2009 was a challenging business climate for our industry. Where do you see business going in 2010?
Consumers will continue to look for value, as well as having concern for the total environment. Retailers can benefit by assorting their floors with differentiated products to meet the ever-changing moods and minds of the consumer. To weather the storm, we all need to be focused on balance sheet strength, and cash flow to be here when the recovery begins, to accommodate the growth.
What message would you like to give the industry for 2010?
I believe our team is ready for the challenges ahead, as they have been for the past two years. We will continue to uncover new opportunities, show our customers we value their business, and continue to give them product, merchandising and promotional reasons to do business with Beaulieu. A positive attitude goes a long way to overcoming adversity.
So we will be working on continually improving the quality of life for our Beaulieu associates and better serving our customers.
We’re all looking forward to 2009 getting smaller and smaller in the rear view mirror. Specifically for our industry, carpet was down much more than expected. New Housing was down 70% and Existing Home Sales were down 40%. Add to that lower consumer confidence, higher savings and deferred spending on big-ticket items, and carpets were down 20% for the year. Recently, Residential is down less but Commercial is down even more. We’ve seen growth continuing in polyester products, particularly BCF, with some recovery of nylon BCF; and all at the expense of spun nylon and PP.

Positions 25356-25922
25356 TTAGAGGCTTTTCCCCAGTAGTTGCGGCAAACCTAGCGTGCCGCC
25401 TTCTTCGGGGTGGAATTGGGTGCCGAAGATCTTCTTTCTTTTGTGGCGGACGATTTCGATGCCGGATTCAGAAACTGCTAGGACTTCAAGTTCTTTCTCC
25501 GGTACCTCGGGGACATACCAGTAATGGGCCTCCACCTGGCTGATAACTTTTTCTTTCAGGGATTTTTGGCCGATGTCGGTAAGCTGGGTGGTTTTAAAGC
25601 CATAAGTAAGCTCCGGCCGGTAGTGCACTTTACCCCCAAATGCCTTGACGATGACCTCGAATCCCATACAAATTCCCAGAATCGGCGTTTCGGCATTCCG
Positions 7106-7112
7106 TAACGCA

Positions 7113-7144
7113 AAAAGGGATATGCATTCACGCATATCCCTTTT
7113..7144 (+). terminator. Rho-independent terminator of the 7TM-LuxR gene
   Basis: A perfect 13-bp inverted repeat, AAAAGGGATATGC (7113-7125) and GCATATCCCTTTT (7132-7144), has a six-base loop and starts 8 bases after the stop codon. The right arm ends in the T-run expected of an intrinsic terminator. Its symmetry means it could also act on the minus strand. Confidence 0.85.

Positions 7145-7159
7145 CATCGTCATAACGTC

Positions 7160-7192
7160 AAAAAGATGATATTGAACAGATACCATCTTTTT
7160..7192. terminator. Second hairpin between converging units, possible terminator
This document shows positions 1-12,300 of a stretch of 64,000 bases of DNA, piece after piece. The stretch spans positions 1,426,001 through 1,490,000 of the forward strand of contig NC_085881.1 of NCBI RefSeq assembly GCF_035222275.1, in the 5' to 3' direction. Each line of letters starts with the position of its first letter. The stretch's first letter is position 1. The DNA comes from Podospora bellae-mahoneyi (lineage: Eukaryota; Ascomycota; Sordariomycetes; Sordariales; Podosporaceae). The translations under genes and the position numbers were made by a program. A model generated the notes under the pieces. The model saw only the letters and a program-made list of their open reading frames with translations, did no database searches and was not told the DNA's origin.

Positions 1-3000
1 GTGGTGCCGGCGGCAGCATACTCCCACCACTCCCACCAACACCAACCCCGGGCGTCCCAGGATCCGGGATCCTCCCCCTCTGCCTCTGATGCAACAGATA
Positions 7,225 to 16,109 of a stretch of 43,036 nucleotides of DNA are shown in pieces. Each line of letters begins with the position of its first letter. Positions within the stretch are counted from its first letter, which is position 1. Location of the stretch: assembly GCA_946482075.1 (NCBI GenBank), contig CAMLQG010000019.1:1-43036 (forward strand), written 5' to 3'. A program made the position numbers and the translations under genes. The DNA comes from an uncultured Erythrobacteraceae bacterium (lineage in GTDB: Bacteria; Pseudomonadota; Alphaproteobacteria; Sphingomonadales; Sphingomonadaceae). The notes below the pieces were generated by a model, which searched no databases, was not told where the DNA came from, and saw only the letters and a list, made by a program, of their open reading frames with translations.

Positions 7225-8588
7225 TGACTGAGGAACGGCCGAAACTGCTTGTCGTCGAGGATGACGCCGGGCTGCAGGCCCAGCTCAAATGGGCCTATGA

Normally in an economic downturn, we see fall-off in sales for mid-priced carpets, with the low-end and high-end holding their own. This time however, we’ve seen the high-end affected to a degree, as well as the mid-priced carpets.
Going forward into 2010, things will start to look a little brighter. There are various forecasts projecting housing up anywhere from 5% to 15% next year. Unemployment is still expected to be in double digits, with foreclosures continuing, and the commercial sector continuing to decline. We have expected business to recover by Q4 this year, but it’s not happening yet. Units are starting to move ahead, but dollars are lagging. Look for flat business in the first half, and modest recovery in the second half of 2010. There should be a more robust recovery in 2011, if the banking situation is resolved.